Abstract: This paper studies the effect of corporate and personal taxes on innovation in the United States over the twentieth century. We build a panel of the universe of inventors who patent since 1920, and a historical state-level corporate tax database with corporate tax rates and tax base information, which we link to existing data on state-level personal income taxes and on other economic outcomes. Our analysis focuses on the impact of personal and corporate income taxes on individual inventors (the micro level) and on states (the macro level), considering the quantity and quality of innovation, its location, and the share produced by the corporate rather than the non-corporate sector. We propose several identification strategies, all of which yield consistent results. We nd that higher taxes negatively impact the quantity and the location of innovation, but not average innovation quality. The state-level elasticities to taxes are large and consistent with the aggregation of the individual level responses of innovation produced and cross-state mobility. Corporate taxes tend to especially affect corporate inventors' innovation production and cross-state mobility. Personal income taxes significantly affect the quantity of innovation overall and the mobility of inventors.

Abstract: Using administrative payroll data from the largest U.S. payroll processing company, we measure the extent of nominal wage rigidity in the United States. The data allow us to define a worker's per-period base contract wage separately from other forms of compensation such as overtime premiums and bonuses. We provide evidence that firms use base wages to cyclically adjust the marginal cost of their workers. Nominal base wage declines are much rarer than previously thought with only 2% of job-stayers receiving a nominal base wage cut during a given year. Approximately 35% of workers receive no base wage change year over year. We document strong evidence of both time and state dependence in nominal base wage adjustments. In addition, we provide evidence that the flexibility of new hire base wages is similar to that of existing workers. Collectively, our results can be used to discipline models of nominal wage rigidity.

Abstract: In this paper we show that the Pandemic Recession has led to frequent cuts in nominal wages. Within three months in 2020, as many wage cuts had occurred as occurred throughout the Great Recession. Unlike employment declines, wage cuts were concentrated at the top of the wage distribution. However, these cuts have been relatively short-lived, particularly among high-earners. Finally, wage cuts have been concentrated in firms which have seen large employment declines. Wage cuts appear to not be a substitute for cutting employment, at least when the shock to labor demand is this large.

with Tomaz Cajner, Leland D. Crane, Ryan A. Decker, Adrian Hamins-Puertolas, Erik Hurst, Christopher Kurz, and Ahu Yildirmaz

Brookings Papers on Economic Activity (2020)

Coverage: Washington Post, NBER Digest, Politico, Associated Press

Abstract: Using weekly, anonymized administrative payroll data from the largest U.S. payroll processing company, we measure the evolution of the U.S. labor market during the first three months of the global COVID-19 pandemic. After aggregate employment fell by 21 percent through late-April, we highlight a modest employment rebound through late-May. The re-opening of temporarily shuttered businesses contributed significantly to the employment rebound, particularly for smaller businesses. We show that worker recall has been an important component of recent employment gains for both re-opening and continuing businesses. Employment losses have been concentrated disproportionately among lower wage workers; as of late May employment for workers in the lowest wage quintile was still 30 percent lower relative to mid-February levels. As a result, average base wages increased by over 5 percent between February and May, though this increase arose entirely through a composition effect. Finally, we document that businesses have cut nominal wages for about 10 percent of continuing employees while forgoing regularly scheduled wage increases for others.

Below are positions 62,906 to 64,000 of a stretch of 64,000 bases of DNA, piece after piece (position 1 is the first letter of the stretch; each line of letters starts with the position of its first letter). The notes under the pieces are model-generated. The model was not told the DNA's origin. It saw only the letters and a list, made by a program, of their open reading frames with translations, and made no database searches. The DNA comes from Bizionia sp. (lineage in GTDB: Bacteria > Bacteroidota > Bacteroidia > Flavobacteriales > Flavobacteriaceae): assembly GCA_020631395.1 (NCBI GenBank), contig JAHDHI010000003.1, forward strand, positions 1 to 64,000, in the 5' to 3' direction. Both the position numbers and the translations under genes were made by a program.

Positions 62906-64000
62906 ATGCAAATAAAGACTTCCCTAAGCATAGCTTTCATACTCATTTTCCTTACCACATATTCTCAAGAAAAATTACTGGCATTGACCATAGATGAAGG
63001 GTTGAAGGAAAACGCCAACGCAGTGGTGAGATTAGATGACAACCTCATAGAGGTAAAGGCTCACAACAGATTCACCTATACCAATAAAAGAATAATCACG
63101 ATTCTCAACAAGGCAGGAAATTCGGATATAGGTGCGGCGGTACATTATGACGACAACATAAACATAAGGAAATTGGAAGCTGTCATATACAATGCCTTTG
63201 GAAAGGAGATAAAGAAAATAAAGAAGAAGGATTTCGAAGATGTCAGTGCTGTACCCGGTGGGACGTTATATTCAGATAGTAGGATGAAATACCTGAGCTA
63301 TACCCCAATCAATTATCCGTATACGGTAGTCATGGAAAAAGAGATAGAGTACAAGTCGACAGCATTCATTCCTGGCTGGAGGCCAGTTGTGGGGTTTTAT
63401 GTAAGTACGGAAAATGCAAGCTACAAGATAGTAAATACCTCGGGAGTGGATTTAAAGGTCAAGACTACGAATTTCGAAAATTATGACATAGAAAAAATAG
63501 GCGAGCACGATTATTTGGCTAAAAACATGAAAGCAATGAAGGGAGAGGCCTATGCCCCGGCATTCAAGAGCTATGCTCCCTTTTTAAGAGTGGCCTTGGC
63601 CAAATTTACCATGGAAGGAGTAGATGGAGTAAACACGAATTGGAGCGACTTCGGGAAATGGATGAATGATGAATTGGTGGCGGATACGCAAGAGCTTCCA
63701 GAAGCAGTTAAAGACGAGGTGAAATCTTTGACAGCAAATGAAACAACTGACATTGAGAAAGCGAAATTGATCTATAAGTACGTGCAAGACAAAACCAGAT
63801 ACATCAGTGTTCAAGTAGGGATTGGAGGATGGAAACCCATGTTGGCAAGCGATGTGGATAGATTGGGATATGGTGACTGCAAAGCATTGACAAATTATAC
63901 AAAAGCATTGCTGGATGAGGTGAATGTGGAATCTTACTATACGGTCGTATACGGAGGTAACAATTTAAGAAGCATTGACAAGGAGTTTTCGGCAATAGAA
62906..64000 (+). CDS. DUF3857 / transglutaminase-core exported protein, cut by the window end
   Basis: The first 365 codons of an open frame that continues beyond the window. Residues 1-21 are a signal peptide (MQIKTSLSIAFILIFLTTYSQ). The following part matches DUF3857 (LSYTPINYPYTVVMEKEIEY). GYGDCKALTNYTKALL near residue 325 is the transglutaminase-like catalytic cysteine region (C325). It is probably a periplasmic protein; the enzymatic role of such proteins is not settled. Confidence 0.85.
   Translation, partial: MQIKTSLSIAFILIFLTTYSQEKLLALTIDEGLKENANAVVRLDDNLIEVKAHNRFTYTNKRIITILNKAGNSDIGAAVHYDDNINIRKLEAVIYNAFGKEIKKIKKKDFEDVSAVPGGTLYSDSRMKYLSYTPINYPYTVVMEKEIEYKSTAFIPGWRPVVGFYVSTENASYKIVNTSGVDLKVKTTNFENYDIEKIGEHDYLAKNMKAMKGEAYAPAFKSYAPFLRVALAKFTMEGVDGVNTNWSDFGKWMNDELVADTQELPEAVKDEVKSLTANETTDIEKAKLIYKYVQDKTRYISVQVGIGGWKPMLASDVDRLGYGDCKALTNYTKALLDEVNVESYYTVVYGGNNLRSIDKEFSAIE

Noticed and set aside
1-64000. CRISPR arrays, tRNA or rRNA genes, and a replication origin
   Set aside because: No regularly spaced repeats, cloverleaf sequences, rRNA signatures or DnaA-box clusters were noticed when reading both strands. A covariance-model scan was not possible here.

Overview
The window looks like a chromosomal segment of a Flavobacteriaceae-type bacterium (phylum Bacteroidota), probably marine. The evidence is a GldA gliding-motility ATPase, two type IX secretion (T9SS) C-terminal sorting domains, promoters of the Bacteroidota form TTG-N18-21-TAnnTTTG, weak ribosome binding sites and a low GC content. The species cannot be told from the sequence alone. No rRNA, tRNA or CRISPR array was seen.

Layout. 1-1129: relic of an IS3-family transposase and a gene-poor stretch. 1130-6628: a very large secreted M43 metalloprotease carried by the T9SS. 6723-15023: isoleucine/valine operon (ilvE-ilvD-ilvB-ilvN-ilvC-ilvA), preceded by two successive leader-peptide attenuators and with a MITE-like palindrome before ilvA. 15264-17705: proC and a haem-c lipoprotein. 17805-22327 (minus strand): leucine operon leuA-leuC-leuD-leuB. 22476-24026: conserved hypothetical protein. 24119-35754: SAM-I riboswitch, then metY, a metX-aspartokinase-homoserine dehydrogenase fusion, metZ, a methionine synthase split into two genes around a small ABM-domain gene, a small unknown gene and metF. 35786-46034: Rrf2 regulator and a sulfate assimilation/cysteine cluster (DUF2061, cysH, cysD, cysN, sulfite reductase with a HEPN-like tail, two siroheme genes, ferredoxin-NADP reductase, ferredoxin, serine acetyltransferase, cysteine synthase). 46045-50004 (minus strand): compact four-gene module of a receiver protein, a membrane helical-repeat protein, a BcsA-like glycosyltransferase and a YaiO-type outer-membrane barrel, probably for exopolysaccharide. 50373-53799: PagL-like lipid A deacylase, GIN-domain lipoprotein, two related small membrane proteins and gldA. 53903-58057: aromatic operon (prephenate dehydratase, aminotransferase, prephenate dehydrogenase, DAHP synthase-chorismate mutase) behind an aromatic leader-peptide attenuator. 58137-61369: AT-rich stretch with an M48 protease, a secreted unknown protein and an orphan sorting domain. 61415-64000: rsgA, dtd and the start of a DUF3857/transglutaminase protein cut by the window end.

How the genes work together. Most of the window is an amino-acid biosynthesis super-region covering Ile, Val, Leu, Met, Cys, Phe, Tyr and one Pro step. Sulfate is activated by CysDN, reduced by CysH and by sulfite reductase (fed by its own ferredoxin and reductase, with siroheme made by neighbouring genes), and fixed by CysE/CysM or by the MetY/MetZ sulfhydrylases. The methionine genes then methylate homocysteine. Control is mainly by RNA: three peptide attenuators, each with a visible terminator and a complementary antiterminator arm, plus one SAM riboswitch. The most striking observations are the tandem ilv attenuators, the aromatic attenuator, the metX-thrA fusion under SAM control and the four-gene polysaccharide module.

with Ufuk Akcigit and Tom Nicholas

American Economic Review: Papers & Proceedings (2017) 107(5):327-331

Coverage: The Atlantic, Harvard Business Review, VoxEU, NBER Digest, BizEd, Les Echos

Abstract: This paper builds on the analysis in Akcigit, Grigsby, and Nicholas (2017) by using U.S. patent and Census data to examine macro and micro-level aspects of the relationship between immigration and innovation. We construct a measure of "foreign born expertise" and show that technology areas where immigrant inventors were prevalent between 1880 and 1940 experienced more patenting and citations between 1940 and 2000. We also show that immigrant inventors were more productive during their life cycle than native born inventors, although they received significantly lower levels of labor income than their native born counterparts. Overall, the contribution of foreign born inventors to US innovation was substantial, but we also find evidence of an immigrant inventor wage-gap that cannot be explained by differentials in productivity.

with Meta Brown, Wilbert van der Klaauw, Jaya Wen, and Basit Zafar

The Review of Financial Studies (2016)

Coverage: The Economist

Abstract: Young Americans are heavily reliant on debt and have clear financial literacy shortcomings. In this paper, we study the effects of exposure to financial training on debt outcomes in early adulthood among a large and representative sample of young Americans. Variation in exposure to financial training comes from statewide changes in high school graduation requirements. Using a flexible event study approach, we find that both mathematics and financial education, by and large, decrease reliance on nonstudent debt and improve repayment behavior. Economics training, on the other hand, increases both the likelihood of holding outstanding debt and the prevalence of repayment difficulties.